Data centers drain water supplies. Microsoft is investing big to fix this

Data centers are infamously energy-intensive, but what people aren’t always aware of is that they also require huge amounts of water to keep servers cool. And to make matters worse, data centers are often situated in desert-like places where water is already scarce.

Part of the reason companies like Google and Microsoft locate data centers in deserts is because it’s easier to remove heat in a dry environment. Plus, data centers can generate a lot of power from solar energy by being in the desert.

As Microsoft gets set to open new data centers in Arizona next year, the company has announced plans to address dwindling water resources by replenishing even more water than it uses for its global operations by 2030. Although exact details have yet to be released, Microsoft’s chief environmental officer Lucas Joppa said the company will “invest as much as we need to meet the goal.”

Microsoft will focus on replenishing water sources in 40 “highly stressed” areas where it operates and is adopting new systems to cut down on water usage. In Arizona, for instance, the company plans to use a system called “adiabatic cooling,” which basically uses outside air instead of water to cool its servers if it isn’t hotter than 85 degrees Fahrenheit outside. When it gets hotter than 85 degrees outside, it will switch to an evaporative cooling system, similar to “swamp coolers” some people have homes that cool the air by pushing it over or through water-soaked pads. The tech giant said this method will use up to 90 percent less water than the traditional water-based cooling system.

As for other areas where Microsoft is operating, the company is considering a broad range of fixes, from restoring wetlands to injecting water back into diminishing aquifers. Restoring a wetland can slow or stop water flow enough to allow the aquifer beneath it to recharge. Microsoft can also follow the lead of places like Orange County, California that have figured out how to replenish aquifers by cleaning up the water it uses and pumping it back into the ground.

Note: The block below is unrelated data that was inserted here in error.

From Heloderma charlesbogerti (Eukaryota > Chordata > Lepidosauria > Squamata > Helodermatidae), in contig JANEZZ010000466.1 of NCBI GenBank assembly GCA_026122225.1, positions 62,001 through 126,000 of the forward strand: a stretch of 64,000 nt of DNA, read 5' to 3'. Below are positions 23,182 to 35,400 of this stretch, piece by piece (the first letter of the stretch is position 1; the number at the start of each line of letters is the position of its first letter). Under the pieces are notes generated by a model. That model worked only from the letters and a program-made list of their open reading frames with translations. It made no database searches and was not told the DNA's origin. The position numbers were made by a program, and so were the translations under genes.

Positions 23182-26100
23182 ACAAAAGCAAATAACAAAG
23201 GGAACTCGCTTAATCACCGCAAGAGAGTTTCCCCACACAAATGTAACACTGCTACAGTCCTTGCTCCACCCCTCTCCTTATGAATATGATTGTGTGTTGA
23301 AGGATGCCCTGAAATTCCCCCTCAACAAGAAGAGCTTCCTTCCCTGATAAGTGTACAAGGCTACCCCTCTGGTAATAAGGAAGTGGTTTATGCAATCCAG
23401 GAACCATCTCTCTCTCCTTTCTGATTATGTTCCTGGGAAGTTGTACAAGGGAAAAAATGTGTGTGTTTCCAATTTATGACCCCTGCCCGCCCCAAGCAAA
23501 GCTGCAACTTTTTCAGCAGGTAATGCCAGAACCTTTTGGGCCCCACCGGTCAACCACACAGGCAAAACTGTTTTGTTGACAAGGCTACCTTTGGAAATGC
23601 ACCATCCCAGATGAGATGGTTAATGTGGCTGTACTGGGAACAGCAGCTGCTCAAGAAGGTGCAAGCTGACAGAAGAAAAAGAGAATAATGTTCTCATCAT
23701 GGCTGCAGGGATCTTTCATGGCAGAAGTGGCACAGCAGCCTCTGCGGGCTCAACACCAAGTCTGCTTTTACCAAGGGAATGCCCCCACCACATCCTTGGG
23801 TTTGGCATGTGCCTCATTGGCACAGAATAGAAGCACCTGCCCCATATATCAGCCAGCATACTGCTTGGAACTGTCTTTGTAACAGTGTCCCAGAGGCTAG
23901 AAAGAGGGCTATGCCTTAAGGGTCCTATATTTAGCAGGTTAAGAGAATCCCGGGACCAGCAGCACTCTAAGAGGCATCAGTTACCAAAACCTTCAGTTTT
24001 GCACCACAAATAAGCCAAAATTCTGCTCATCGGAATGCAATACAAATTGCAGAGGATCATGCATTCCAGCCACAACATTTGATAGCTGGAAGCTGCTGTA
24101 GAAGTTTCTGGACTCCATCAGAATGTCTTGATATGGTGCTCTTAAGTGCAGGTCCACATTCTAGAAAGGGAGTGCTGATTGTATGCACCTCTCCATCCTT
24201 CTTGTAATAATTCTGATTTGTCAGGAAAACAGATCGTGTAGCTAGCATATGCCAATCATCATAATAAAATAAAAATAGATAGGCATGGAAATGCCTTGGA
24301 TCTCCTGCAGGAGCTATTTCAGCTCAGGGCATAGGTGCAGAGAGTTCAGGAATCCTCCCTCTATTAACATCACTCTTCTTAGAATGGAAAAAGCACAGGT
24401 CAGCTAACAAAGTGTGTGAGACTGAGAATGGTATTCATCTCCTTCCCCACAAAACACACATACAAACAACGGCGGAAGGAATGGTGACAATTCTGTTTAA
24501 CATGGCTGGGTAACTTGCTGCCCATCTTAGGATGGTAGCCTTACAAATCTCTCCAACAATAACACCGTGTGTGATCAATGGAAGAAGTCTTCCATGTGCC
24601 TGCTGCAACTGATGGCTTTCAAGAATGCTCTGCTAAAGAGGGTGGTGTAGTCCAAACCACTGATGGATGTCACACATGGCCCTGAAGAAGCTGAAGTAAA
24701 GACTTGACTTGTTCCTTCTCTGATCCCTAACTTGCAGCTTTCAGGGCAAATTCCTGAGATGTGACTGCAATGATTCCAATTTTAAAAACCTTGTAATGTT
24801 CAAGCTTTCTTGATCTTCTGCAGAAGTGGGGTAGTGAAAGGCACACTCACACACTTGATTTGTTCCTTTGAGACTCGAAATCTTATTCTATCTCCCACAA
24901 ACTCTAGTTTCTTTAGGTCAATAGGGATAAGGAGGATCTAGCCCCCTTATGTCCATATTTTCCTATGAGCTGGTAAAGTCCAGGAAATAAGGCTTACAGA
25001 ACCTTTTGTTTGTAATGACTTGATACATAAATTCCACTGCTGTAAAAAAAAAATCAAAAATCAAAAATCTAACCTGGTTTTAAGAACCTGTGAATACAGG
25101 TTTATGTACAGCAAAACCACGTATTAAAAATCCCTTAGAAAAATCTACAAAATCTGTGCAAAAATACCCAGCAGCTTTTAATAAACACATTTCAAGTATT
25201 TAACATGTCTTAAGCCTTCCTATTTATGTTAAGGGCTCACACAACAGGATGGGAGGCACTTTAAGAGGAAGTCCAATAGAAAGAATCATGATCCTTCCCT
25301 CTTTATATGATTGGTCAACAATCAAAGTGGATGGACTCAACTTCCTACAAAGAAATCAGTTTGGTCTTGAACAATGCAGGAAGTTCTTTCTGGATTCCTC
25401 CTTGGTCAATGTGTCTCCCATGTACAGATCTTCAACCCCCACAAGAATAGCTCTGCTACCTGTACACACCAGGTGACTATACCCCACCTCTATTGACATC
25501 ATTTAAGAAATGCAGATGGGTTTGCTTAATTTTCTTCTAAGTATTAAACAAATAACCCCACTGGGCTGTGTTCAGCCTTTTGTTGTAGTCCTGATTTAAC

This isn’t the only big climate announcement Microsoft has made this year. Back in January, we reported when Microsoft announced plans to remove all of the carbon dioxides it has ever released into the atmosphere by 2050. 

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Data centers drain water supplies. Microsoft is investing big to fix this

Data centers are infamously energy-intensive, but what people aren’t always aware of is that they also require huge amounts of water to keep servers cool. And to make matters worse, data centers are often situated in desert-like places where water is already scarce.

Part of the reason companies like Google and Microsoft locate data centers in deserts is because it’s easier to remove heat in a dry environment. Plus, data centers can generate a lot of power from solar energy by being in the desert.

As Microsoft gets set to open new data centers in Arizona next year, the company has announced plans to address dwindling water resources by replenishing even more water than it uses for its global operations by 2030. Although exact details have yet to be released, Microsoft’s chief environmental officer Lucas Joppa said the company will “invest as much as we need to meet the goal.”

Microsoft will focus on replenishing water sources in 40 “highly stressed” areas where it operates and is adopting new systems to cut down on water usage. In Arizona, for instance, the company plans to use a system called “adiabatic cooling,” which basically uses outside air instead of water to cool its servers if it isn’t hotter than 85 degrees Fahrenheit outside. When it gets hotter than 85 degrees outside, it will switch to an evaporative cooling system, similar to “swamp coolers” some people have homes that cool the air by pushing it over or through water-soaked pads. The tech giant said this method will use up to 90 percent less water than the traditional water-based cooling system.

As for other areas where Microsoft is operating, the company is considering a broad range of fixes, from restoring wetlands to injecting water back into diminishing aquifers. Restoring a wetland can slow or stop water flow enough to allow the aquifer beneath it to recharge. Microsoft can also follow the lead of places like Orange County, California that have figured out how to replenish aquifers by cleaning up the water it uses and pumping it back into the ground.

This isn’t the only big climate announcement Microsoft has made this year. Back in January, we reported when Microsoft announced plans to remove all of the carbon dioxides it has ever released into the atmosphere by 2050. 

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